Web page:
• Posted: March 5, 2011
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  • Author: Simon Hughes
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  • Filed under: Cricket Analyst
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If any England players had seen last summer’s one-day international between Ireland and Australia in Dublin they might have had an inkling of what was about to happen.

Australia mustered a decent 231 for nine on a tricky pitch. They thought they had enough but William Porterfield and Paul Stirling set off at a gallop, others joined in and Ireland were favourites to win until their nerve faltered and Australia got home by 39 runs.

What England would have learnt from that game was that the worst place to bowl in the latter stages against uncomplicated hitters is a good length. On easy-paced pitches those deliveries arrive at the perfect height to be manhandled over short leg-side boundaries. The same is true in the Indian Premier League. Some of the sixes Mahendra Singh Dhoni hit in the later stages are still orbiting the planet.

Against India on Sunday Tim Bresnan produced a sequence of perfect yorkers late in the innings to cut the total down to a respectable size. Those yorkers were conspicuous by their absence against Ireland.

Day in, day out they are the hardest balls to hit for runs. Batsmen have got clever at getting right back on to their stumps to make yorkers into half-volleys – as Yusuf Pathan did when he hit James Anderson for a straight six on Sunday. They are also adept at getting down on one knee and flicking them to the unprotected fine-leg area.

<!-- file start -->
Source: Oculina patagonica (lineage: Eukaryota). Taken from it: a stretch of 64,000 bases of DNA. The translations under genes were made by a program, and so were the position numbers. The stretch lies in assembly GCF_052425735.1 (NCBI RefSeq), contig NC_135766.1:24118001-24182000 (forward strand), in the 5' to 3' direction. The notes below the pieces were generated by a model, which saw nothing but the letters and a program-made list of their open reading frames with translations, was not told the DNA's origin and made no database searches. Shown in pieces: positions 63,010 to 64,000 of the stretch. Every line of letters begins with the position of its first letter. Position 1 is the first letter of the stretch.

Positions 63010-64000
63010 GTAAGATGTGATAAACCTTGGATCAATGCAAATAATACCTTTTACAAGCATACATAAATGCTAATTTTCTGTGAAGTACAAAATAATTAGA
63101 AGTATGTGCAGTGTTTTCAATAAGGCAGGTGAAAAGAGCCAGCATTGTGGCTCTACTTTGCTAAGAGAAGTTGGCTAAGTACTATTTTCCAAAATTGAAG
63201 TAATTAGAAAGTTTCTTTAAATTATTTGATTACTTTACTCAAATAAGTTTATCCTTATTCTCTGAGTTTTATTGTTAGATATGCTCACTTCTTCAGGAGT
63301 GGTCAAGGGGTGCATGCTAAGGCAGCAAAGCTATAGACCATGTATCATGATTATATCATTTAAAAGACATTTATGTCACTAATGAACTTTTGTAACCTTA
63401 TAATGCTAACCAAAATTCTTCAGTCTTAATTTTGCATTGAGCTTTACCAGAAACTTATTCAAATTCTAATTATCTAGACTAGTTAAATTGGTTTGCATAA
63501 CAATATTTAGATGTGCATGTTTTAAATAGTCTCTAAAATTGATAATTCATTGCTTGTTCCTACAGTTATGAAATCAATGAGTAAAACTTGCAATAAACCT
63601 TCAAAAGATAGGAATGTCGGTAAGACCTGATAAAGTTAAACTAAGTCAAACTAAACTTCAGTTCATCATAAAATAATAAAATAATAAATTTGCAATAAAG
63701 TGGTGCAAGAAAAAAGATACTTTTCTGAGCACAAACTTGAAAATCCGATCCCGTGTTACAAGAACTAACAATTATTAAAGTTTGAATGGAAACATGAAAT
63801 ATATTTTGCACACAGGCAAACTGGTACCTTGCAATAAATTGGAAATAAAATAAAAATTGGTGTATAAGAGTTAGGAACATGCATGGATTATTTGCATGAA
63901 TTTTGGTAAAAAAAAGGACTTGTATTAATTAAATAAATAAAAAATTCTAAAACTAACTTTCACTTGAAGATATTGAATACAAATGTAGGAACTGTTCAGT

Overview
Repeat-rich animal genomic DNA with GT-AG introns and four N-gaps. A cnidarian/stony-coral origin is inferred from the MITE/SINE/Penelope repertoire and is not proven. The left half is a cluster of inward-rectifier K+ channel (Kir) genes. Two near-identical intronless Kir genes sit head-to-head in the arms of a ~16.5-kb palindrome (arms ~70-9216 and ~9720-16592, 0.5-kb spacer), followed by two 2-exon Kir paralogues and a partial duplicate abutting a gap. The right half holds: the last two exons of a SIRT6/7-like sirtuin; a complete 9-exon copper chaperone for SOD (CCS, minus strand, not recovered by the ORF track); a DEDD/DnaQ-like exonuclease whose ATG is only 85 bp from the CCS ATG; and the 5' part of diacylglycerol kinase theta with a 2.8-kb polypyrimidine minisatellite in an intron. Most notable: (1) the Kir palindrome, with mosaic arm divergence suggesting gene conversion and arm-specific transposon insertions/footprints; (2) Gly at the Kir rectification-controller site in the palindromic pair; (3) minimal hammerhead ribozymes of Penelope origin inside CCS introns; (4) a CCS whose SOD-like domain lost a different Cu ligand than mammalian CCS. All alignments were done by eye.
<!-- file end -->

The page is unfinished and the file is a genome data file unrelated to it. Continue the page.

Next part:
But percentage wise, the yorker is still the best option, especially to a batsman who is swinging repetitively through the line. They struggle to hit them anywhere but straight. Yorkers have a ‘you-miss-I-hit’ threat.

Anderson produced an ideal toe crusher in the 36th over, which Kevin O’Brien just dug out. But there was not another yorker for 10 overs. Instead, the bowling was good length or short of a length, right in O’Brien’s lusty arc. With modern bats, shortish boundaries and the thinner air at this 3,000ft elevation, hitting maximums is not hard at Bangalore. But some of O’Brien’s hits were huge. One, off Bresnan’s length ball, went so far it should have been worth at least eight. He adhered to the simple philosophy – “play the ball not the man”.

It is baffling why England should be so reluctant to aim for the blockhole. True, there is little margin for error, but a low, straight full toss is better than short balls which, if middled, sail over mid-wicket, if edged fly to third man and if missed fly harmlessly through to the keeper.

A yorker, on the other hand, if edged or missed usually ends up hitting the stumps. Glenn McGrath, who has the best strike rate in World Cup history (27 balls per wicket) produced them at will. Wickets, a fielding team’s oxygen, come about by persistence in Test cricket. In one dayers they are achieved through stealth and deception. The word yorker is derived from an 18th century phrase to “put Yorkshire on someone” which meant to deceive them of something.

For England, weary and still mentally fragile after their exhaustively prepared Ashes campaign, this accident was waiting to happen. Their batting lacked exploration and their bowling lacked explosion. For Ireland it was a triumph of will over reputation.

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